The story has some very nice moments, some page-turning moments that make it an easy, quick read. The plot is really fast-paced, sometimes to a fault, since we don’t see many of the moments that would have made us identify with the main character, Chrystine. The section in the Dark Enchantress’s kingdom is well done, providing a change in scenery for the reader. The ending is a bit anti-climactic, not really providing the cathartic moment that the nicely established tension of the pages before asks for. It is resolved too quickly, with not too much of a challenge to the protagonist.
I did enjoy that Chrystine is not just a wimpy heroine who depends on other people to save her. She takes the story’s reins and becomes the driving force behind the plot. It is a good model for teen girls. She is someone with guts and with the strength to follow what she wants to do.
All in all, it’s a fun story that will be a good fit for fans of Twilight and other teen paranormal romances.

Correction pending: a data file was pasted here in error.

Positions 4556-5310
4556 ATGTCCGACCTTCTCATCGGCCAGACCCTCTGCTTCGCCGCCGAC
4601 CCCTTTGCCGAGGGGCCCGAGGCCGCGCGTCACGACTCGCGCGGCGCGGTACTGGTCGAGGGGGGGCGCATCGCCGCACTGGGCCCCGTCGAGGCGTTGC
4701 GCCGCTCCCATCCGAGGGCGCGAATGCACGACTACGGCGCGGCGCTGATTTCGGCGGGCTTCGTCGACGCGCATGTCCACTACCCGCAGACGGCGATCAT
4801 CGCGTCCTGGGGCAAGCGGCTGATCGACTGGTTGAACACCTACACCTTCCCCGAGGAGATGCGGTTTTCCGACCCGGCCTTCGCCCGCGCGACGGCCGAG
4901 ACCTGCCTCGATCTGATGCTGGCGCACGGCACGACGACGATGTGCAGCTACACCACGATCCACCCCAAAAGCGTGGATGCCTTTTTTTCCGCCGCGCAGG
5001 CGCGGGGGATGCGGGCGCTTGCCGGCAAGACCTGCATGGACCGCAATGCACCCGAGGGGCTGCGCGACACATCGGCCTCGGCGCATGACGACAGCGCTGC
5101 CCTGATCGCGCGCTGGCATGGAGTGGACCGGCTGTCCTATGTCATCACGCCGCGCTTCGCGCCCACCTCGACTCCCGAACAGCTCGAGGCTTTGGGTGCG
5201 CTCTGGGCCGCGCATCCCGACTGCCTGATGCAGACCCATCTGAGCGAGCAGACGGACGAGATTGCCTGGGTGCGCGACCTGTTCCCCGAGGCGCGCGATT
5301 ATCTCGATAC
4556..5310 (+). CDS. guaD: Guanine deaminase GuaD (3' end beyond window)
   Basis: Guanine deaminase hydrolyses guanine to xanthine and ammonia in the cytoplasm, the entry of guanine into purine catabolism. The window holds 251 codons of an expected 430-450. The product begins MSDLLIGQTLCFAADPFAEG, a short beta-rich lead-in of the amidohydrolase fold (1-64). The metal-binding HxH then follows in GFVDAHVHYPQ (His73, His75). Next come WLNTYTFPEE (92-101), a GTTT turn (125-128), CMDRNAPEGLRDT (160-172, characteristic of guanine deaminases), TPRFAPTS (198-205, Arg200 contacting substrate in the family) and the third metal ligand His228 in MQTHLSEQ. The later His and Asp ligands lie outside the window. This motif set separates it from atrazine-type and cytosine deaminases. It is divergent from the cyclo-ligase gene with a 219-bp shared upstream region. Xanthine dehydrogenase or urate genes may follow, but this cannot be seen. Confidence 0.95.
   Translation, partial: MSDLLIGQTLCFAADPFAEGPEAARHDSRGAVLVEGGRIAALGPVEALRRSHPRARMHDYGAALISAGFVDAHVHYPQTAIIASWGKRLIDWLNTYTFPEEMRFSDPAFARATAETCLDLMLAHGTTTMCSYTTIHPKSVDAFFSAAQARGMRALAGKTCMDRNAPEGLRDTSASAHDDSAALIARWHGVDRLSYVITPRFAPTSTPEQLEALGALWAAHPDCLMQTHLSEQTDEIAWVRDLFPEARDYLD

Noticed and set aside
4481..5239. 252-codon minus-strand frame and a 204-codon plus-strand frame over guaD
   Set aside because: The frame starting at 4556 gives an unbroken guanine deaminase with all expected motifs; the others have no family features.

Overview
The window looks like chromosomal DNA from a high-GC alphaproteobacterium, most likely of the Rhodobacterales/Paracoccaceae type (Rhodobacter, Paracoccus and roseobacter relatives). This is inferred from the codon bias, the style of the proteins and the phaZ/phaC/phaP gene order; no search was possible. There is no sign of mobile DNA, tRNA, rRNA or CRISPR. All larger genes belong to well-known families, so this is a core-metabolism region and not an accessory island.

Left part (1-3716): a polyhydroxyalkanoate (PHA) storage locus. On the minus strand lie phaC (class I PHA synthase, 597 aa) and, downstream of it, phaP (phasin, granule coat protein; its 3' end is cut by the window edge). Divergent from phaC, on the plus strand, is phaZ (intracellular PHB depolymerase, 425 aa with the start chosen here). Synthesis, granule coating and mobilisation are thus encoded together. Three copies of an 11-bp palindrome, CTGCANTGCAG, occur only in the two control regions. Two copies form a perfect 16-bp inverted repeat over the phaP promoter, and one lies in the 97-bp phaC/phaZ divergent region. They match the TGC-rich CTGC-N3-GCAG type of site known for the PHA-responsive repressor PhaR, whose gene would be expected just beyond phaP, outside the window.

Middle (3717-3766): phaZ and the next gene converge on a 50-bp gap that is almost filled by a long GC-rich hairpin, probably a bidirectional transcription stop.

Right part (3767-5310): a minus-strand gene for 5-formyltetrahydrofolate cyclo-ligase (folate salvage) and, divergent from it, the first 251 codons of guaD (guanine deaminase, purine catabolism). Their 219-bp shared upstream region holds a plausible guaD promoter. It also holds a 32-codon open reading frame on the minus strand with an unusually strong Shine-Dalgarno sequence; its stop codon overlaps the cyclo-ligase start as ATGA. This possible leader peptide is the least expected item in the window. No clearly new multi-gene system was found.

This Weeks Question: What’s your favorite weekend activity?
Umm, that would probably be reading. I know, not very exciting, or original, but it's what I really enjoy to do whenever I have a free moment. If not that, then probably going to the pool during the summer.
What about you?
An unforgettable new novel set in the year 2031,
where gangs, guns, and genetic engineering rule.
In a world where genetic engineering and organ transplants are booming businesses on the black market, Malcolm Steel, Jr. is king. His turf is Chicago, a city torn apart by the haves and have-nots alike, and Malcolm-known as Bodyslick on the streets-has found a lucrative hustle stealing healthy organs and selling them to desperate, wealthy patients in need of transplants.